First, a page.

There’s big business in selling essays to students with deep pockets. But an artificial intelligence (AI) program could put an end to the technically-legal-but-morally-grey practice.

Researchers at the University of Copenhagen say they have developed an AI program that can determine whether an essay is written by a ghostwriter with nearly 90% accuracy.

The program, dubbed Ghostwriter, uses machine learning and neural networks to compare an essay with a student’s previous work.

It looks at factors such as language and sentence structure and hunts for differences that indicate a different writer.

It also takes factors such as delivery time into account and provides an overall percentage score for the student’s writing style similarity against the new assignment.

Existing plagiarism detectors, such as Lectico, check an essay for direct copying of passages from previously submitted essays. As a result, they struggle to detect if it has been written by someone else.

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“The problem today is that if someone is hired to write an assignment, Lectio won’t spot it,” explains PhD student Stephan Lorenzen at the University of Copenhagen’s Department of Computer Science.

“Our program identifies discrepancies in writing styles by comparing recently submitted writing against a student’s previously submitted work. Among other variables, the program looks at: word length, sentence structure and how words are used. For instance, whether ‘for example’ is written as ‘ex.’ or ‘e.g.’.”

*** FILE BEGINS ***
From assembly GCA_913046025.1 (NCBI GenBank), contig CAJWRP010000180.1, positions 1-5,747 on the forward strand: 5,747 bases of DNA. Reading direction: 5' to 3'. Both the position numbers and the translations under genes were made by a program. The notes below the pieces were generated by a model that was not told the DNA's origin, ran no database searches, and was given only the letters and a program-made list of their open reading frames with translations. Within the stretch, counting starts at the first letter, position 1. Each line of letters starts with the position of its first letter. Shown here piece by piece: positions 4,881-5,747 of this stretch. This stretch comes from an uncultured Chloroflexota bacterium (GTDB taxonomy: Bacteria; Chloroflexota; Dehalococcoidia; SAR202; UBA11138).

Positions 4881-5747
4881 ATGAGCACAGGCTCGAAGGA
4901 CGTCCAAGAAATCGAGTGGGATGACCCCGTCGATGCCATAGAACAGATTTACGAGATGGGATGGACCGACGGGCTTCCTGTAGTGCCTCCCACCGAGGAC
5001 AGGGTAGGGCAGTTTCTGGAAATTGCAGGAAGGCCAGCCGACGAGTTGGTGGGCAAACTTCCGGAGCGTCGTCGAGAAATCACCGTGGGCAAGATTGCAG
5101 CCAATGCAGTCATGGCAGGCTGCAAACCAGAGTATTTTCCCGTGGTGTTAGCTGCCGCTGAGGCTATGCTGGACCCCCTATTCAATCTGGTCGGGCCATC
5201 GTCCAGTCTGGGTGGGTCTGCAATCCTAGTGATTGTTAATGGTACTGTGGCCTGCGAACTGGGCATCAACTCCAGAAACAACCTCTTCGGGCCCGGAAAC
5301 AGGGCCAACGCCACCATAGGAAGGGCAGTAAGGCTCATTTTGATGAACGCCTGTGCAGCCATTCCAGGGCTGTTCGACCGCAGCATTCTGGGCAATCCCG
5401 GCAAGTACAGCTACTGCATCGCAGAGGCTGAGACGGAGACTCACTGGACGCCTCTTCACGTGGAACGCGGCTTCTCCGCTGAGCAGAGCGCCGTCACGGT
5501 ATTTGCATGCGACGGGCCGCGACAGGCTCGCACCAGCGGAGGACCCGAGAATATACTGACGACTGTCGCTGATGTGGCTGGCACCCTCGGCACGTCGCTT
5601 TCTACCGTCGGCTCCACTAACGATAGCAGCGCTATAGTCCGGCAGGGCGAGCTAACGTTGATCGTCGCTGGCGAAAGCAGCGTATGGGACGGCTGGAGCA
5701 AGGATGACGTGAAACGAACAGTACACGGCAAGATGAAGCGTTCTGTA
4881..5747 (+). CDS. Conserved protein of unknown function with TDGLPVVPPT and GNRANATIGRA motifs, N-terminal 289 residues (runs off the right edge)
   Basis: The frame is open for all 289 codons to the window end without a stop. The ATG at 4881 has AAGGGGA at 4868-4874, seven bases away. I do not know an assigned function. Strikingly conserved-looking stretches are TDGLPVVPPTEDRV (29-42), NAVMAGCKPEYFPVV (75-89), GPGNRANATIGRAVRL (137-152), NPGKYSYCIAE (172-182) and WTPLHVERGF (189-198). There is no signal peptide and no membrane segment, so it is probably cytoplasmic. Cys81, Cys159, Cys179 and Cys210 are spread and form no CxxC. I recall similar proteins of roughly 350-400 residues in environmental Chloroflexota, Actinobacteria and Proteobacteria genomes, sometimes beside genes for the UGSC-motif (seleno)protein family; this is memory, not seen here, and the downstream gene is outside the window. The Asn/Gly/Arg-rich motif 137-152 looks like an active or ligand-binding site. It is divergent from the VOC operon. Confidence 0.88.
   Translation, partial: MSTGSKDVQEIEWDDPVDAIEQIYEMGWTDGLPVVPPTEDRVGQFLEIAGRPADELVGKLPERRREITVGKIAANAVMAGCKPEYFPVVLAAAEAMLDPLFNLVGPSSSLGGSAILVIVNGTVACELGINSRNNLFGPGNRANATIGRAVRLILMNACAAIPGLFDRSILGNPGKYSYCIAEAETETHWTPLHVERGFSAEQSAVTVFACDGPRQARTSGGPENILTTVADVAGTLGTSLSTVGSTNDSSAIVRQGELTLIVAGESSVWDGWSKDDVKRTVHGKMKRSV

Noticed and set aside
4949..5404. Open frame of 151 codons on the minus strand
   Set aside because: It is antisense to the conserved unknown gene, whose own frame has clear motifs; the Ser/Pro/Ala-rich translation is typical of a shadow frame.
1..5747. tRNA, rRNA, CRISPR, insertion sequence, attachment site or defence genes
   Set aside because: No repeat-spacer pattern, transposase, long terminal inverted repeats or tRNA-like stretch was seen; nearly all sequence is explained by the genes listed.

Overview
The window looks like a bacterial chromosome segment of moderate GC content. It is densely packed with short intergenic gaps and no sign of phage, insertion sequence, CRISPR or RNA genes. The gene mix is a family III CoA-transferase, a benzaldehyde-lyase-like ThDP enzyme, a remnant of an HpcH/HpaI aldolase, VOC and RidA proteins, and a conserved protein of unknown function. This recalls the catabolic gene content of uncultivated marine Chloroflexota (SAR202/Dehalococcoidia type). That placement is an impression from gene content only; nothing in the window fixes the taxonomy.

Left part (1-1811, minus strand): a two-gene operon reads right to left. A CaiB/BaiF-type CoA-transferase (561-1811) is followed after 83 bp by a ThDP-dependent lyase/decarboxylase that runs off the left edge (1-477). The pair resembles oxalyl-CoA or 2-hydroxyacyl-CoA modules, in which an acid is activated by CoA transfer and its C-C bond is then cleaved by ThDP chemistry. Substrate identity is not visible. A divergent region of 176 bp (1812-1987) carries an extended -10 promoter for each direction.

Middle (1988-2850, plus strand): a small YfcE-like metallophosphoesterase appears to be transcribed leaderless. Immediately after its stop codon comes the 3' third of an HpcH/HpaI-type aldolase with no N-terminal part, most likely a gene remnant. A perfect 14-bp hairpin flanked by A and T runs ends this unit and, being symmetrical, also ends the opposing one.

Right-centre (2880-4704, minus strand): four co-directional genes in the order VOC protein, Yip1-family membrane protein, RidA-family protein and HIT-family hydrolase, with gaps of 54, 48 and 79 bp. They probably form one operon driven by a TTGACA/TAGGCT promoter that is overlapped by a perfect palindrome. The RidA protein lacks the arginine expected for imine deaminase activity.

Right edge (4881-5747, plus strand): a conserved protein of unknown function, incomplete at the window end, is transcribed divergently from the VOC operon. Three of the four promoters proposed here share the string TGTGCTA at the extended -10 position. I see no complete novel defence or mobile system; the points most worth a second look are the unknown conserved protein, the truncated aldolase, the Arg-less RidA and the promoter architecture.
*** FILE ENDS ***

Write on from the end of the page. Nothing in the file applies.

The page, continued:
Big data to catch big cheats

The AI program was trained using a dataset of 130,000 written assignments from 10,000 different high school students. From this big data, the AI – known as a Siamese neural network – was able to learn and compare the differences between different writing styles.

Essay ghostwriting services aren’t just big business in Denmark; essay writing service UK Essays says it sold 16,000 assignments in 2016 and that figure is believed to be on the rise. A 5,000 word essay at a 2:1 grade can cost anywhere from £600 to more than double that, depending on a range of factors such as turnaround time.

While Lorenzen believes it might not be long before the AI program could be used in schools to catch cheats, it shouldn’t be considered a silver bullet.

“I think that it is realistic to expect that high schools will begin using it at some point,” he said. “But before they do, there needs to be an ethical discussion of how the technology ought to be applied.

“Any result delivered by the program should never stand on its own, but serve to support and substantiate a suspicion of cheating.”

AI catches essay cheats… and one day criminals?

Ghostwriter could also be applied to other areas on society, added Lorenzen.

“It would be fun to collaborate with the police, who currently deploy forensic document examiners to look for qualitative similarities and differences between the texts they are comparing,” he said. “We can look at large amounts of data and find patterns. I imagine that this combination would benefit police work,”

The same type of AI has already been used to determine whether Tweets are composed by humans or bots.

The paper, titled ‘Detecting Ghostwriters in High Schools’, can be found here.

The research group behind the project is the Danish Center for Big Data Analytics driven Innovation. It was supported by Innovation Fund Denmark.

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